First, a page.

Grand-père Jacques

“Who is that man in all the pictures, Mama?”

“He was your grandfather.” She grips her purse. “My father.”

“Your daddy?”

“Not exactly. He was with my mother for a while, when she was young.”

“Did I ever meet him?”

“No. He died before you were born.”

“But you knew him.”

“A little. He wasn’t around much.”

The boy glances about the gallery. Scuba gear, a model ship, a red wetsuit. A TV  plays a continuous loop of The Silent World, a man’s soft French voice narrating the wonders of the ocean.

“I wish I’d met him,”  said the boy.

 

Friday Fictioneers

A reporter from an anti-establishment newspaper in Seattle once asked a 67-year-old Jacques Cousteau if he had faith in anything. Cousteau gave a strange reply: “I believe in the instant.” Cousteau’s wholesome public image was at odds with his private conduct, which included a taste for fame, multiple mistresses, and at least two illegitimate children he refused to acknowledge. 

 

24 thoughts on “Grand-père Jacques

  1. Ah, Josh, you’ve stripped away another of my childhood illusions. Just don’t – no, really, don’t! – tell me that Santa Claus isn’t for real…
    You’ve written that story really well!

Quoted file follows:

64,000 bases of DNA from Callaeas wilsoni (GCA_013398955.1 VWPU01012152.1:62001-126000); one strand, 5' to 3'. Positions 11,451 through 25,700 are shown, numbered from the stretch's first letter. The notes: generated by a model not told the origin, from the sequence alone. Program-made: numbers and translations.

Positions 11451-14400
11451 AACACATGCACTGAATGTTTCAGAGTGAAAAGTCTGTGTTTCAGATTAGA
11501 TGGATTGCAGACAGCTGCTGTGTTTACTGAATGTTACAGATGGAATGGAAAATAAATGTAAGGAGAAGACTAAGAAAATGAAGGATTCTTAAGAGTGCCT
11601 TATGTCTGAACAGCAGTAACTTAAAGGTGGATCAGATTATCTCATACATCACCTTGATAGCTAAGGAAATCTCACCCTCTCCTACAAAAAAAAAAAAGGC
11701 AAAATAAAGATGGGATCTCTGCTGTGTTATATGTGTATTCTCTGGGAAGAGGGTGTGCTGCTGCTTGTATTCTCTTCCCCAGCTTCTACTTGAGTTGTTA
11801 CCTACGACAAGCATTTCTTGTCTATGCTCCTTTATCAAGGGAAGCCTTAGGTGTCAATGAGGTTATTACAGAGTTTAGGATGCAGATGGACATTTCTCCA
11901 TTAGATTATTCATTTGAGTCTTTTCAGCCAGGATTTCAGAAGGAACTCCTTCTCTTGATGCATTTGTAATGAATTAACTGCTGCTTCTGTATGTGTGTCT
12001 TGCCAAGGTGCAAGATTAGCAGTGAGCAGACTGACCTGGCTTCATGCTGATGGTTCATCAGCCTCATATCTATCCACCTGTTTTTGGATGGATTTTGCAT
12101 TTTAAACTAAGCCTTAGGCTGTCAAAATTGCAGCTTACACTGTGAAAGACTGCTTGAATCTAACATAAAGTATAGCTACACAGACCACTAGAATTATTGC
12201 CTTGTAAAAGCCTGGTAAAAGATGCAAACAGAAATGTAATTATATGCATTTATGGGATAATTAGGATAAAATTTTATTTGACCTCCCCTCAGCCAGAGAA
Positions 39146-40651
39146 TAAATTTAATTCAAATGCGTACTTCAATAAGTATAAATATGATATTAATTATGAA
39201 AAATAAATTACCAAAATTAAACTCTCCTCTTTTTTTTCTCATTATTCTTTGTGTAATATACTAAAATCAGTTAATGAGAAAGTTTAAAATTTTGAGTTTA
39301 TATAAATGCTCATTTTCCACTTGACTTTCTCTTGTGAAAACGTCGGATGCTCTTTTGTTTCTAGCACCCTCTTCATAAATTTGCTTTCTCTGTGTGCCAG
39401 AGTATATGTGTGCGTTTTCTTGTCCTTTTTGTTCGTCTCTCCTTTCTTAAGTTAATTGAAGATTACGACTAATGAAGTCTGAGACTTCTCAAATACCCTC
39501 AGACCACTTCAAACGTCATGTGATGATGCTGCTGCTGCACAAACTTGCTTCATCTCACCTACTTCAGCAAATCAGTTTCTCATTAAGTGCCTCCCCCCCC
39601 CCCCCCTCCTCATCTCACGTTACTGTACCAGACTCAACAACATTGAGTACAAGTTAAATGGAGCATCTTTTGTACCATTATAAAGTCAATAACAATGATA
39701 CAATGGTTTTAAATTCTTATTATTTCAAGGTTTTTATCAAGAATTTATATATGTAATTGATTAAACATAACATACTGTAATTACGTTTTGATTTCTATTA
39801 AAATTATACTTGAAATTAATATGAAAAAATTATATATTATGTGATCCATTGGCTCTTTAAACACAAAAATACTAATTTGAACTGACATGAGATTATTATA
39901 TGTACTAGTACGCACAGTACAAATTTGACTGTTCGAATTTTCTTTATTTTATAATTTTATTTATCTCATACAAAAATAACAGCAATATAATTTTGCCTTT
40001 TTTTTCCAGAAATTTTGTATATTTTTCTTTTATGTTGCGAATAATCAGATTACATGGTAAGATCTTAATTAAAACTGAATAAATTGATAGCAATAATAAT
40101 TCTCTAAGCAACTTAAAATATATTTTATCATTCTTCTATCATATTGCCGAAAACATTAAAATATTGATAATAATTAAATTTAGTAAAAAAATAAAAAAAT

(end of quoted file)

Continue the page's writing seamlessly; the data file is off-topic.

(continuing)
2. Thanks for the connection to Cousteau’s history! Who knew…

    and the way you wrote this felt like I was listening in at a mariner’s museum display.

  3. Believing in the instant? Living for the now. Bit of a copout that, when he created children with women who probably loved him. However attractive they found him he comes across as totally unattractive, particularly regarding his shameful failure to acknowledge his children.

  4. I have very faint memories of watch Jacque Cousteau on tv when I was really little. I loved the show. Never knew the history of the man, just that he loved fish and the sea. Liked your story, though. The innocence of youth see’s their heroes as perfect.

  5. Nicely done. Her sad story enfolded into the child’s new understanding and pride in his heritage. Part of the poignancy is the child not really grasping what it meant for his mother’s life, for his grandmother to have been with a “great man” only briefly, and yet to carry the souvenir of that relationship, alone and forever.

  6. Some men find it frighteningly easy to walk away from a family, onto the next adventure I suppose. You’ve managed to fill this snippet with humanity and yearning. Great story telling Josh

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